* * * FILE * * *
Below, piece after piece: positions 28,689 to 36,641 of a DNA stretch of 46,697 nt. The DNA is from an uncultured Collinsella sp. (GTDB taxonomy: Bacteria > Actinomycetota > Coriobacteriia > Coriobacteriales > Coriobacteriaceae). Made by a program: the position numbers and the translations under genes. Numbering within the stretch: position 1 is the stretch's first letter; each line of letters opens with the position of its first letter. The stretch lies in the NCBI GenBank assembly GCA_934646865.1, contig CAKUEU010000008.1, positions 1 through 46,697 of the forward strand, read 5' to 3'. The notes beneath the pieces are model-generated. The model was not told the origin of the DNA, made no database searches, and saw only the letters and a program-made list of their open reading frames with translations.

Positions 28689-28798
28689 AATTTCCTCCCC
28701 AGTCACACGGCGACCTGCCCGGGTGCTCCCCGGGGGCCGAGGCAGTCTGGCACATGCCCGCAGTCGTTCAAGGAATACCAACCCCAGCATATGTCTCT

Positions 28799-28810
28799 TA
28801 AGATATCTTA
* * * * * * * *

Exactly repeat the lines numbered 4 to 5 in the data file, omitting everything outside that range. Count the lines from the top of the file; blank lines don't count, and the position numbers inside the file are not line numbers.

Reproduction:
28701 AGTCACACGGCGACCTGCCCGGGTGCTCCCCGGGGGCCGAGGCAGTCTGGCACATGCCCGCAGTCGTTCAAGGAATACCAACCCCAGCATATGTCTCT

Positions 28799-28810